- Spain's PM faces no confidence vote
- Investors fret about planned coalition in Italy
- Italy 2-year bond yield up over 30 bps
- German Bund yield set for biggest weekly fall since 2012
- Spanish, Italian stocks tumble, euro falls
Borrowing costs in southern Europe shot up on Friday and stock markets in Milan and Madrid tumbled as a no-confidence motion mooted against Spain’s prime minister exacerbated a selloff sparked by growing political risk in Italy.
Spain’s socialist leader Pedro Sanchez on Friday said his party would call a snap election if it won the motion it put forward against Prime Minister Mariano Rajoy over a graft case involving members of his People’s Party .
The news sparked a sharp selloff in Spanish bonds and stocks, some of the biggest weekly bond market moves since the euro debt crisis in 2012, while the euro extended its falls.
It also gave investors a fresh incentive to get out of Italian assets, which have been rattled by the prospect of a spendthrift coalition government comprising the anti-establishment 5-Star Movement and far-right League.
Italy’s 2-year bond yield climbed more than 30 basis points to its highest in over four years at 0.67 percent <IT2YT-RR>. It was set for its biggest daily jump in 5 years and its biggest weekly rise since the euro debt crisis in 2012.
A little over a week ago it was trading below zero percent.
Ten-year bond yields in Spain, Italy and Portugal were up 9 to 11 bps each. Spain’s benchmark stock index tumbled 2.4 percent.
“It’s the same theme in Spain and Italy but different stories,” said Investec chief economist Philip Shaw.
“But while in Italy you have the prospects of a highly confrontational government, in Spain even if we get fresh elections the mix of parties likely to make up a new government would likely be the same as the present one.”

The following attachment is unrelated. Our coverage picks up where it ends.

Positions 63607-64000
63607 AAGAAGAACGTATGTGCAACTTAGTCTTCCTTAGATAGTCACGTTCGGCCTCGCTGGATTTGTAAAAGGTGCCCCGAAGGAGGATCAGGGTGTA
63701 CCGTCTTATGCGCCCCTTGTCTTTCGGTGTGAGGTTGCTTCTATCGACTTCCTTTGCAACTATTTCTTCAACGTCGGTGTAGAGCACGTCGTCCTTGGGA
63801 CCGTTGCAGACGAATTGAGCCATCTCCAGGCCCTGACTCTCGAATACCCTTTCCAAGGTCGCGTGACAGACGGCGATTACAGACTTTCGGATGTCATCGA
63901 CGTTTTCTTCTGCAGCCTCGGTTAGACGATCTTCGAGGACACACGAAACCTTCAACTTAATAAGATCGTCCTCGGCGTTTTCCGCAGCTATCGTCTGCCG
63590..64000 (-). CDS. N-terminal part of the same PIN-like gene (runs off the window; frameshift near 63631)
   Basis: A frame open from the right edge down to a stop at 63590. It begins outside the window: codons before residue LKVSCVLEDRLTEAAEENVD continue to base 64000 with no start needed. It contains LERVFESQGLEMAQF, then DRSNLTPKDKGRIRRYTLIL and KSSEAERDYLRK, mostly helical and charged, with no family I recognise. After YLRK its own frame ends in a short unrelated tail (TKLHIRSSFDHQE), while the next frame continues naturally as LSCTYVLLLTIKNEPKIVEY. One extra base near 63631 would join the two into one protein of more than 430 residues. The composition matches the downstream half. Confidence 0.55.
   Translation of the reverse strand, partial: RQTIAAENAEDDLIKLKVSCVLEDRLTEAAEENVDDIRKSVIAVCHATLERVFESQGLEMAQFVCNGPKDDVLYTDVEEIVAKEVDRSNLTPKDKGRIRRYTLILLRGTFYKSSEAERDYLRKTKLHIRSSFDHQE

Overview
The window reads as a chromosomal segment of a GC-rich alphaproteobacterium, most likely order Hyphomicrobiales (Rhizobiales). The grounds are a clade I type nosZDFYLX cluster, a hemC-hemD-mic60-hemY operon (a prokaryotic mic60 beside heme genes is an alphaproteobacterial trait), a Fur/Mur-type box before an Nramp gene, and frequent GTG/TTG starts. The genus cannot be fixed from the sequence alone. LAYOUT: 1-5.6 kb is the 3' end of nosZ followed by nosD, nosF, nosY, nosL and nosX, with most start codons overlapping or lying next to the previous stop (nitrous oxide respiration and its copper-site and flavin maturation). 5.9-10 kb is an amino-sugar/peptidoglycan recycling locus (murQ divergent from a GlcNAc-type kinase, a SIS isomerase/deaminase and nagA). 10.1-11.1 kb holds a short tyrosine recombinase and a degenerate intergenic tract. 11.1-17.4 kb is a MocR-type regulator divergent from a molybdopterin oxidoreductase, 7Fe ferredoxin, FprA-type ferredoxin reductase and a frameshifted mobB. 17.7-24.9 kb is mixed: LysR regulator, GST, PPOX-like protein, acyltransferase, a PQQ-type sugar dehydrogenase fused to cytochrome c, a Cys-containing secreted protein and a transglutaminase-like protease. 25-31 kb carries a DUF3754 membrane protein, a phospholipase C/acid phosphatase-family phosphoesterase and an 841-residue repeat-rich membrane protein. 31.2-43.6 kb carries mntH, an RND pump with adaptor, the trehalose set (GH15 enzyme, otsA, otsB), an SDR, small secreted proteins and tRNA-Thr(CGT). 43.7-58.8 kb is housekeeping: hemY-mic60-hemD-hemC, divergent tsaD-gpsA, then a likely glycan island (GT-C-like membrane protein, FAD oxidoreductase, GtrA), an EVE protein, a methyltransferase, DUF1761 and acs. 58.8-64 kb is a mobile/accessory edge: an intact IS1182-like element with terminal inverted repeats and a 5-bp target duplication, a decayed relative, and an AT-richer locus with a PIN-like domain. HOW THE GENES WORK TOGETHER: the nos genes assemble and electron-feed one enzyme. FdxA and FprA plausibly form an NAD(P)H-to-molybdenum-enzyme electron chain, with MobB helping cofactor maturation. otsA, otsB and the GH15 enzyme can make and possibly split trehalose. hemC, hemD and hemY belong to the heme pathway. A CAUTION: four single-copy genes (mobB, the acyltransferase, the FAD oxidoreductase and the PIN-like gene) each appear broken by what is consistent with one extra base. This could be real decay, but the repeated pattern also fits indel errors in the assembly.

The closely watched Italy-Germany 10-year spread, seen by many investors as a proxy for sentiment towards the euro zone, was at its widest in four years at 215 bps.
German bonds, viewed as one of the safest assets in the world, benefited from the turmoil, with 10-year Bund yields set for their biggest weekly fall since the euro zone debt crisis in 2012, down 18 bps.
Britain’s 10-year gilt yield was on track for its biggest weekly fall since just after the 2016 Brexit vote .
Demand for U.S. Treasuries was also lifted by the sell-off in southern European markets.
The euro extended losses and fell by over half a percent to a 6 1/2-month low at $1.16465.
A sell-off in Italian and Spanish stocks deepened, with Italy’s FTSE MIB benchmark down 2.2 percent. Spain’s IBEX was on course for its worst day since global market turmoil in early February.
Bank stocks were the worst-hit with the euro zone banks index down 2.7 percent and also set for its biggest fall since early February. Nearly twice the average daily volume was traded in Spain’s Caixabank and Santander as well as in Italy’s Banco BPM and Intesa Sanpaolo .
“The underlying basics (for Spain’s economy) long-term are strong,” said a Madrid-based executive at an investment advisory firm who asked not be named.
“The country is growing but uncertainty is never good for any type of outlook and that’s going to impact the stock market.”
Spanish 10-year government bond yields rose 9 basis points to 1.52 percent, pushing the gap over German Bund yields to 112 bps — its widest since early January. It has blown out 16 bps this week, the biggest spread widening in almost two years.
“Up until now, if you put Catalonia to one side, it was a relatively benign environment,” said Pierre Bose, head of European strategy at Credit Suisse, adding that he remained positive on Spanish equities.
“This increases the level of noise, but does it change the earnings pattern at this point? Not really.”
The cost of insuring exposure to Spanish debt in the five-year credit default swaps market rose to its highest since the end of October at 65 bps, according to IHS Markit. But Italian CDS traded at 166 basis points, the highest in nearly a year.